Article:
An Architecture page.
My Book Collection.. if you want to find out where I learned some of what I know...

 

 

 
Well, I've worked with/on quite a few, and I suppose I should give my what's what. Any exploits I've written will be under its respective OS.
Use and love solaris most of all, I mean come on those guy's at sun are pretty good, they have exceptionally good API's written for threading and seem to have SMP down pat (I used to be heavily into SMP). I have had very little problems with solaris, it can be a bit slow (on IDE systems), so go buy some hardware and get on with a better system. I'll start putting up info on Solaris as it comes to mind.

On account that I have/own a HP-PA system, HP-UX 11.0, I will give it its fair share here. The system is very underutilized, I don't really spend enough time working on it as I'd like, I initially purchased it to let me develop HP-UX exploits, I've found a few that I'd like to code, I'll publish them here when I do.
UnixWare seems extremely well written UNIX I think that the people from novell that did NetWare 3.x must have had something to do with the kernel of UnixWare, it seems very efficient (however SCO's probably tinkering where they shouldn't as we speak). This OS is SVR5 compliant and is good competition for Solaris when it comes to SV OS's on x86.
I've also written some exploits for it.
IBM had issued AIX to run on its rs/6000 platform, personally, AIX is pronounced "ach-es", for the pains in the ass it causes. I don't know what SCO and IBM have in mind for their combined project "monetery". Merging the code base of most probably the absolute two worst Unix variants and hoping for a positive?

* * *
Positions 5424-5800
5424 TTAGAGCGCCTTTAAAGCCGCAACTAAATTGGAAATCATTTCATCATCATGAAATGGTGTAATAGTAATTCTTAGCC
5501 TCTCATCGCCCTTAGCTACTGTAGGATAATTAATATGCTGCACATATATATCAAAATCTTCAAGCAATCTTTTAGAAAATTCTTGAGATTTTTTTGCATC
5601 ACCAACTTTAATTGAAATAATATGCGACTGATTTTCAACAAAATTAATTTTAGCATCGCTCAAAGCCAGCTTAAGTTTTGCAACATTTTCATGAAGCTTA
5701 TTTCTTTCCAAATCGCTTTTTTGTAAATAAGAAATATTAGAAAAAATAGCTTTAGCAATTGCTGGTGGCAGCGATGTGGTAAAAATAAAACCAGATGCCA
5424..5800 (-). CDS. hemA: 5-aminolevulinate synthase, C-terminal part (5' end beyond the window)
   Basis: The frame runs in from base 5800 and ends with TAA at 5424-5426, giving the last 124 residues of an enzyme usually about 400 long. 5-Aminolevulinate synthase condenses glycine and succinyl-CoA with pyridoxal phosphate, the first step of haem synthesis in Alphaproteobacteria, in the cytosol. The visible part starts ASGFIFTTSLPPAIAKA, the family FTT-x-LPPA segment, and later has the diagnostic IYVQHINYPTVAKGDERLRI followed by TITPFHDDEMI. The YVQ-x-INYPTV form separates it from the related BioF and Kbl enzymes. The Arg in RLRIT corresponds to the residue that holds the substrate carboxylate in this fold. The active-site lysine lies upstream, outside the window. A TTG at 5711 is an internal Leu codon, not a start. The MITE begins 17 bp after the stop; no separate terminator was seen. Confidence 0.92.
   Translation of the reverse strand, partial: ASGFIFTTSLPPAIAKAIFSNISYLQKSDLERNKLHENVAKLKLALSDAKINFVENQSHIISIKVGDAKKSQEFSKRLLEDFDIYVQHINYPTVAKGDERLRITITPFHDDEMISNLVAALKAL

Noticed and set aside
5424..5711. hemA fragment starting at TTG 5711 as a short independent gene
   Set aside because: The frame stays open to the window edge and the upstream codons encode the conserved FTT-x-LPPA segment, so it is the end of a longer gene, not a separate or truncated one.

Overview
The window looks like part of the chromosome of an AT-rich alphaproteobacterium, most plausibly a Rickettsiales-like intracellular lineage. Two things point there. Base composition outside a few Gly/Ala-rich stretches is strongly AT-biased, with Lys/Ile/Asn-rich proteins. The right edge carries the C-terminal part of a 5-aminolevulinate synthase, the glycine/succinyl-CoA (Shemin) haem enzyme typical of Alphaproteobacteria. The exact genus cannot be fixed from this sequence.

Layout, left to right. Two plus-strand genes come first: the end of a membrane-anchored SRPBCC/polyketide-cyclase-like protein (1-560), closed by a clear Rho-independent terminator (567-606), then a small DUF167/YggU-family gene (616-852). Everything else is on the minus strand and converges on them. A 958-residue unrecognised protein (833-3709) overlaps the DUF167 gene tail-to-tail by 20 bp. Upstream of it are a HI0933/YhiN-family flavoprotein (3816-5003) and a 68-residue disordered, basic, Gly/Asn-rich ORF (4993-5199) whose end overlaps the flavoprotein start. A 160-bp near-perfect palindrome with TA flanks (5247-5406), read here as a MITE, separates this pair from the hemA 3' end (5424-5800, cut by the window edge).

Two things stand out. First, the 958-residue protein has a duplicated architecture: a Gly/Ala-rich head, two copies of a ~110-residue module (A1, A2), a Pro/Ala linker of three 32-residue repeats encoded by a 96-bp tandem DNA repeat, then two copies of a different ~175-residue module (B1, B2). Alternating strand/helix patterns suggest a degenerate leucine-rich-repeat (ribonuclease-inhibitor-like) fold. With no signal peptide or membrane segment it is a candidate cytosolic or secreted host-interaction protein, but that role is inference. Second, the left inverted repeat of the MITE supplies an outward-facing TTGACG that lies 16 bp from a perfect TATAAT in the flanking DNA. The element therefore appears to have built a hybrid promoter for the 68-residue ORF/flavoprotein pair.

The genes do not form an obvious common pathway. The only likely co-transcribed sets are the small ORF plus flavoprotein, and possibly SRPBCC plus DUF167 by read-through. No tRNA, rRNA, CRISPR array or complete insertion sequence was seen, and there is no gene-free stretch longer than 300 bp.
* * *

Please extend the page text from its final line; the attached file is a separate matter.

OpenBSD is well, how should I put
*BSD, while significant, I have had limited exposure to them, the basic rundown is this, pure performance = fbsd, pure portability = nbsd, pure security obsd again. Still, lack of advanced features and limited API makes their environment fairly dry.
Tru64 is FAST FAST FAST!!! 5.0 and beyond have re-implmented there root-user-non-exec stack. This combined with there 64-bit addresses makes it extremely difficult to exploit (hard to do return into libc, when you can't put arguments to syscalls anywhere...)
  Thanks linus, err Alan, err whoever... linux is a nice OS for people to install at home, use, tinker with their hardware, play little games etc... It dose not scale as well as more robust OS's and has a very unique twist to just about everything. I mean, who is directing this project??? Exactly my point.